Red Notice

Thurber’s script cribs from a compendium of cinematic references to assemble the movie’s events. Everything about their meetings and interactions with Bishop, while avoiding a pursuing Interpol agent, Inspector Das (Ritu Arya), comes from a familiar visual language. A masquerade party finds Hartley and Bishop engaging in a tête-à-tête on the dance floor. Their bodies wrapped around each other, in the seductive motions of the tango, is meant to evoke the sensual power dynamics at the heart of True Lies. Between the Rock’s stiff muscular frame and Gadot’s stiffer face, it’s rendered as an asexual shadow of that film. Other references include The Third Man, Gladiator, Reservoir Dogs, Raiders of the Lost Ark, and so forth. Some of these odes are winking. Others are blasphemous inclusions in such a cinematically bankrupt film. Every reference only reminds savvy viewers what this movie isn’t.
Red Notice is as bad as movies can possibly get
Netflix’s star-studded franchise-starter is cheap, clumsy, and worst of all, boring

Dr Brain

“Dr. Brain” jettisons the most intriguing parts of its own setup in favor of a missing persons mystery that ultimately lands where so many other rogue scientist stories lead. Ending up there would be fine if the series followed through on the early promises of seeing a man wrestle with his own sense of self. Seeing Sewon have to write down his own personality traits in order to avoid mixing them with those he’s synced with, it’s all the more disappointing to see “Dr. Brain” then shove that main idea aside, only to bring it back when it’s absolutely convenient to the case.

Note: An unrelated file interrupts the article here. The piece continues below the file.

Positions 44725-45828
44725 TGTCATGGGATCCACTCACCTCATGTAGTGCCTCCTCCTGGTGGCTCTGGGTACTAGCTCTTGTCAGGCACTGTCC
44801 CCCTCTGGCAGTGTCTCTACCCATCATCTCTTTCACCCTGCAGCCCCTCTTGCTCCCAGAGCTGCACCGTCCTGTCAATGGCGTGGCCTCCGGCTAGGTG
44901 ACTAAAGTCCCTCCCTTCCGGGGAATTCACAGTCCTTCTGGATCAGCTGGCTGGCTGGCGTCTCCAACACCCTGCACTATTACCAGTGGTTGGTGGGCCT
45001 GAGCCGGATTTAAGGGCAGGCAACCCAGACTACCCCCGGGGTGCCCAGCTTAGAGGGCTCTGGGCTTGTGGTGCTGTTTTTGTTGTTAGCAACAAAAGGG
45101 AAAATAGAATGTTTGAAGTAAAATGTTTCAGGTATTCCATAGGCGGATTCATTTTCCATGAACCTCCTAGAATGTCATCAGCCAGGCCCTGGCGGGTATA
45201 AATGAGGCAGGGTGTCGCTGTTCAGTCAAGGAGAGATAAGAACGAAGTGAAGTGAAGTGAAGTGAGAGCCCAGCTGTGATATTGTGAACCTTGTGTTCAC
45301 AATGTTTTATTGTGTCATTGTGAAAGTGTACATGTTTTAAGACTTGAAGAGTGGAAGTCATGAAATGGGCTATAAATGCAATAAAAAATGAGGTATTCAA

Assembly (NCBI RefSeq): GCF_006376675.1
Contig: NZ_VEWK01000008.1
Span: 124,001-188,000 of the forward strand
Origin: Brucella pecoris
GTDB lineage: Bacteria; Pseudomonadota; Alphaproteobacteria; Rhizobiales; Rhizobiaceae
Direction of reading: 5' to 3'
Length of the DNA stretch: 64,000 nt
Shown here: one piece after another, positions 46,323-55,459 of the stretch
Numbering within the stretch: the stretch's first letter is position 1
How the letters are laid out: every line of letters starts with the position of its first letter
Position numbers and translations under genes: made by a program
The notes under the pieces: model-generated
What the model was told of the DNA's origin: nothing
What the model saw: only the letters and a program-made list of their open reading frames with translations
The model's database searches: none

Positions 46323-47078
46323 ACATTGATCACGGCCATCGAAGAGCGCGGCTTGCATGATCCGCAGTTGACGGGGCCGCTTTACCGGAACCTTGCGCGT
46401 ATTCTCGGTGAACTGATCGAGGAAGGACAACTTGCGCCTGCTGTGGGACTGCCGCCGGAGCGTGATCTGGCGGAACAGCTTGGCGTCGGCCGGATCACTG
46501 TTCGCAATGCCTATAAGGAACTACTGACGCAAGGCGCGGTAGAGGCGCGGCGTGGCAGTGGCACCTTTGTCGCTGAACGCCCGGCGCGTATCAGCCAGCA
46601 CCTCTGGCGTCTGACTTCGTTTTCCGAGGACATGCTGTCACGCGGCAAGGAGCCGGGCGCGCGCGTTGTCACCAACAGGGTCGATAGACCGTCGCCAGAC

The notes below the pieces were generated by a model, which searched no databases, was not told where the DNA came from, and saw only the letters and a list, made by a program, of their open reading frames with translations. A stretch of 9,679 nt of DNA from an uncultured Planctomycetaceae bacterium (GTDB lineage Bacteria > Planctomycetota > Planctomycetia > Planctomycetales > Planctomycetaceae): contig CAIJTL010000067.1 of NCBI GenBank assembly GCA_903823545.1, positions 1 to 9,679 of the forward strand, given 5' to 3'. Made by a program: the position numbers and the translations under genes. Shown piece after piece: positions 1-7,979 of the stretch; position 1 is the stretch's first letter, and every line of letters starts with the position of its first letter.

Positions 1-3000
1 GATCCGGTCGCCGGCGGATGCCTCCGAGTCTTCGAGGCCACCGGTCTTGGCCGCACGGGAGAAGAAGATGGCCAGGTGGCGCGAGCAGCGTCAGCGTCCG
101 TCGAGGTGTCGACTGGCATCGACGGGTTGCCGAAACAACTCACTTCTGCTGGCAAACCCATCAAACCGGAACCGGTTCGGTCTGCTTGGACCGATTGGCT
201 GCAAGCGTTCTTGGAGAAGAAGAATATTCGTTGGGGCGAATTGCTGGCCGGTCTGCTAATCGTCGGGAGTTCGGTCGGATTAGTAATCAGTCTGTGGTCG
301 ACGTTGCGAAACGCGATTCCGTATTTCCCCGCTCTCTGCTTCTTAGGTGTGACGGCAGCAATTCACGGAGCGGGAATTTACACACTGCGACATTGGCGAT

‘Dr. Brain’ Review: Apple’s First Korean-Language Drama Squanders a Twisted Premise
For a show about a scientist who plugs into the memories of dead people, Kim Jee-woon’s six-episode season feels awfully straightforward.

Trailer Park

A Castle For Christmas starring Brooke Shields debuts on Netflix Nov 26.

Famed author Sophie Brown (Brooke Shields) travels to Scotland hoping to buy a small castle, but the prickly owner Duke Myles (Cary Elwes) is reluctant to sell to a foreigner. Working to find a compromise, the pair constantly butt heads, but they may just find something more than they were expecting.

Jane Campion's new film Power of The Dog debuts on Netflix Dec 1.

Written and directed by Academy Award winning filmmaker Jane Campion, the film stars Benedict Cumberbatch, Kirsten Dunst, Jesse Plemons, and Kodi Smit-McPhee.

8-Bit Christmas debuts 24 Nov on HBO Max.

Set in suburban Chicago in the late 1980s, the story centers on ten-year-old Jake Doyle's herculean quest to get the latest and greatest video game system for Christmas.

The fantastic-looking Swan Song, a Black Mirror-esque drama starring Mahershala Ali and Glenn Close, debuts on Apple TV+ Dec 17.

Set in the near future, "Swan Song" is a powerful, emotional journey told through the eyes of Cameron (Mahershala Ali), a loving husband and father diagnosed with a terminal illness who is presented with an alternative solution by his doctor (Glenn Close) to shield his family from grief.

What's next? Tomorrow.